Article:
CASTAIC – The local town council, which once resisted Santa Clarita’s efforts to annex an area business park, now wants to hear the city’s ideas on annexing the entire 93-square-mile community. In a letter to the city earlier this month, the council requested information about joining the city of 170,000 to the southwest. Officials said it’s just one of the three forms of organized government being explored – remain unincorporated, form a city or join Santa Clarita. “There is no change of heart,” said Lloyd Carder, president of the advisory panel created by county Supervisor Michael D. Antonovich as a sounding board on local policy. But options for the town of 23,000 could diminish as time passes, leaving it with little say over who would best provide such basic services as law enforcement, parks and local planning, Carder said. AD Quality Auto 360p 720p 1080p Top articles1/5READ MORE11 theater productions to see in Southern California this week, Dec. 27-Jan. 2“My personal opinion is there are only two avenues,” he said, referring to incorporation or annexation by Santa Clarita. “We can’t stay county very long. As hard as (Antonovich) worked for us, it’s not that it’s not working, but we have to look at this long-term. “What happens when Mike goes away? What happens with a new (supervisor)? Would they support town councils?” The council has stood between attempts by the city to annex the Valencia Commerce Center at the behest of businesses there. It accused the city of going after economic cash cows while ignoring the greater community. There also is a petition circulating in three Castaic neighborhoods – about 1,400 homes – requesting annexation. The effort has stalled as organizers fell short of the 60 percent signatures from property owners required by Santa Clarita to begin proceedings. “Would they be able to accept all 93 square miles and not (annex) piecemeal?” Carder wondered. “We need an answer to that question. Then we can sit down and negotiate. And it’s up to the people. There has to be an election.” City of Santa Clarita spokeswoman Gail Ortiz said there are no hard feelings harbored for the town council. “We’ve never said no to an annexation,” she said. “We would welcome the entire Castaic community. The ball is now in the court of the residents of Castaic.” The other option, cityhood, is dead on arrival after the state Legislature in 2004 eliminated a provision granting new cities a “bump” in their share of vehicle license fees. The seven-year financial boost helps nascent municipalities survive until they’re fiscally self-sufficient. A committee formed by the Castaic and West Ranch town councils also crossed out a joint incorporation that could create a city out of some 30,000 people west of Interstate 5. “Based on the present circumstances, we’ve declined to join with them in cityhood,” said Dave Bossert, vice president of the West Ranch town council, which represents the Stevenson Ranch and Westridge subdivisions. The neighborhoods include the Valencia Marketplace shopping center along The Old and Pico Canyon roads, which are among the county’s top sales-tax generators. A city likely won’t work without them. Still, laws can change. Carder cited Assembly Bill 1602, introduced by Assemblyman John Laird, D-Santa Cruz, to restore the extra funding for new cities, which has gained momentum in Sacramento. Meantime, Antonovich has stayed on the sidelines, opposing the city annexing properties west of Interstate 5 while maintaining that it’s up to residents to decide. “Our office supports their freedom to choose their own destiny,” said Tony Bell, an Antonovich spokesman. “We encourage the debate. We encourage the exchange of information and dialogue. We want to make sure our residents have the best possible situation.” email@example.com (661)257-5253160Want local news?Sign up for the Localist and stay informed Something went wrong. Please try again.subscribeCongratulations! You’re all set!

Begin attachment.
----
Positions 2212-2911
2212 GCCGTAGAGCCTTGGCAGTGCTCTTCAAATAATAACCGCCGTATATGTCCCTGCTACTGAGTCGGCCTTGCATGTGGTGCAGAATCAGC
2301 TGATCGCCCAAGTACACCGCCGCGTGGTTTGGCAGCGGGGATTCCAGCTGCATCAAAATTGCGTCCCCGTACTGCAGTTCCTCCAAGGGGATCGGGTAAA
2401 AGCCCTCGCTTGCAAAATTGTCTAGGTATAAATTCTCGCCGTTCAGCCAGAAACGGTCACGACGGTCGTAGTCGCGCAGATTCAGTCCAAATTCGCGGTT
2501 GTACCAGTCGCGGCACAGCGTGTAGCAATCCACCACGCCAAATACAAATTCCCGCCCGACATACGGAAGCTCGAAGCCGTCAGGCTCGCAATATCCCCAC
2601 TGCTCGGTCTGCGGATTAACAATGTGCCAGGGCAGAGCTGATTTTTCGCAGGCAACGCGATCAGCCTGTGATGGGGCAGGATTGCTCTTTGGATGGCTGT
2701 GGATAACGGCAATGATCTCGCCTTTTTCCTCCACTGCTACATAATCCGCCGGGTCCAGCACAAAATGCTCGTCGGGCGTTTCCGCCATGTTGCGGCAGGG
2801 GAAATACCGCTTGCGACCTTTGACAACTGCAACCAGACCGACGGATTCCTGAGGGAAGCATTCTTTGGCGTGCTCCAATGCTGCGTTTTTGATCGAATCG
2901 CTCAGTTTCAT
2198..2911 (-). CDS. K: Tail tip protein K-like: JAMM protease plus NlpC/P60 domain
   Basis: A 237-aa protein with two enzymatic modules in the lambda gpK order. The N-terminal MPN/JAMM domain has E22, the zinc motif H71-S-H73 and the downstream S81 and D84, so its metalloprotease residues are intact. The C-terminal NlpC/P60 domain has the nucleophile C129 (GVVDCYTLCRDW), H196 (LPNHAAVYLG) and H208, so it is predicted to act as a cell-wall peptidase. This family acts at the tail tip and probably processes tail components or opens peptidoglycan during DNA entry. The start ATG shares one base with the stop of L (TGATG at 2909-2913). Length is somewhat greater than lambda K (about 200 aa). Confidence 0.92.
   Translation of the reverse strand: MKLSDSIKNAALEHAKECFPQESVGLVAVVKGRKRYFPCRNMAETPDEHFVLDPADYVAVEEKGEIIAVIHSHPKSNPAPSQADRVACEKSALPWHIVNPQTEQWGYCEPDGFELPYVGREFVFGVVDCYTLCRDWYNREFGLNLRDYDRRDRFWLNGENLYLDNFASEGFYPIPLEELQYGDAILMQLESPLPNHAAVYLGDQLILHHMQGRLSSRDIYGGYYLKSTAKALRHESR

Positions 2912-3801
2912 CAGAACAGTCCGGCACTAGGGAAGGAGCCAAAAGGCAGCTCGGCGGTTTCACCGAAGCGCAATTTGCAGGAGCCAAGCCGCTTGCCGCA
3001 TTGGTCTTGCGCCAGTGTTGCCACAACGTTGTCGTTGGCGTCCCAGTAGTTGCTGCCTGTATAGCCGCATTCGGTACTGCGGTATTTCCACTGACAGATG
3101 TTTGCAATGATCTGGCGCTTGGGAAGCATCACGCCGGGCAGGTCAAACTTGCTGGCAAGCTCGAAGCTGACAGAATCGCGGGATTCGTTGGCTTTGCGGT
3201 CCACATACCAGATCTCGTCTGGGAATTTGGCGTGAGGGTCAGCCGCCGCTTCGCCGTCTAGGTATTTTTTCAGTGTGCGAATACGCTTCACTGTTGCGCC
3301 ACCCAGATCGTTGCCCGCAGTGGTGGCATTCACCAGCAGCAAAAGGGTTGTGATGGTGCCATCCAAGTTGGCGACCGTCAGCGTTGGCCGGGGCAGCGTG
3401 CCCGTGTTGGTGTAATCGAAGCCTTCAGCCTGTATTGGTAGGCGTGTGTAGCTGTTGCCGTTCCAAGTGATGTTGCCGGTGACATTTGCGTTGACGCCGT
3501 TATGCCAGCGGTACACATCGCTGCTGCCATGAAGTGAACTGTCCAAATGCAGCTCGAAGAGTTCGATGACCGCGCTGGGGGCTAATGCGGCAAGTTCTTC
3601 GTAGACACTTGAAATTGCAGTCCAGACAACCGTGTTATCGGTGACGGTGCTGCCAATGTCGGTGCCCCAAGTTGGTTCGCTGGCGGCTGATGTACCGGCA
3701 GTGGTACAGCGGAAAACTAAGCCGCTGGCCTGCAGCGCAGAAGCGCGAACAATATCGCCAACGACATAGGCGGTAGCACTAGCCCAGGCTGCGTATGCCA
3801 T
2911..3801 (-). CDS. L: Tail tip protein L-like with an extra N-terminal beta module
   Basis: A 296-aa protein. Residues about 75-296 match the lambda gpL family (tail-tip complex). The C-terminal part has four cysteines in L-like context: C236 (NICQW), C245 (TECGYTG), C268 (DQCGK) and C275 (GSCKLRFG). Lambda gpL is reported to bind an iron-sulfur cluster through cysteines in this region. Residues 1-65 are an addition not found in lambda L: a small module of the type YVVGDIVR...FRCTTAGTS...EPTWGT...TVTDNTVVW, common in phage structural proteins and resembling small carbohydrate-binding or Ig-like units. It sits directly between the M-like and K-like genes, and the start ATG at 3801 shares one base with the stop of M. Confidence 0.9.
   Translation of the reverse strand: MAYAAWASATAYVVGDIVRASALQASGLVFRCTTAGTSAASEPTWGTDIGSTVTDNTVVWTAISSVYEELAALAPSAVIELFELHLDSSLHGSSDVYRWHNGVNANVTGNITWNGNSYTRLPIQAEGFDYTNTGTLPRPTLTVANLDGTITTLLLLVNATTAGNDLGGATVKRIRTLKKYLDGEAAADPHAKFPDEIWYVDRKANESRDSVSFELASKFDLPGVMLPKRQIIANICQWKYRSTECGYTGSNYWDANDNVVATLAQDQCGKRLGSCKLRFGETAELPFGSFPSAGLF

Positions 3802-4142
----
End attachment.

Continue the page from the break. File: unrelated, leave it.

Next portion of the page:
THE TENSION is building to the BIG GAME between St Michael’s of Creeslough/Dunfanaghy and Glenswilly.The flags and bunting are up – and the players (all of them) are in top condition. In this brilliant video, jacksonmediatv talk to the key players involved in Sunday’s clash.One newspaper went for Glenswilly (Maguire’s team). Another went for St Michael’s (Up the Harkins!)We’re going for a draw. You can get 7/2 in some of the bookies….Watch the video by clicking play. GAA: GLENSWILLY V ST MICHAEL’S – VIDEO INTERVIEWS WITH THE TOP PLAYERS was last modified: October 1st, 2011 by BrendaShare this:Click to share on Facebook (Opens in new window)Click to share on Twitter (Opens in new window)Click to share on LinkedIn (Opens in new window)Click to share on Reddit (Opens in new window)Click to share on Pocket (Opens in new window)Click to share on Telegram (Opens in new window)Click to share on WhatsApp (Opens in new window)Click to share on Skype (Opens in new window)Click to print (Opens in new window) Tags:GLENSWILLY V ST MICHAEL’S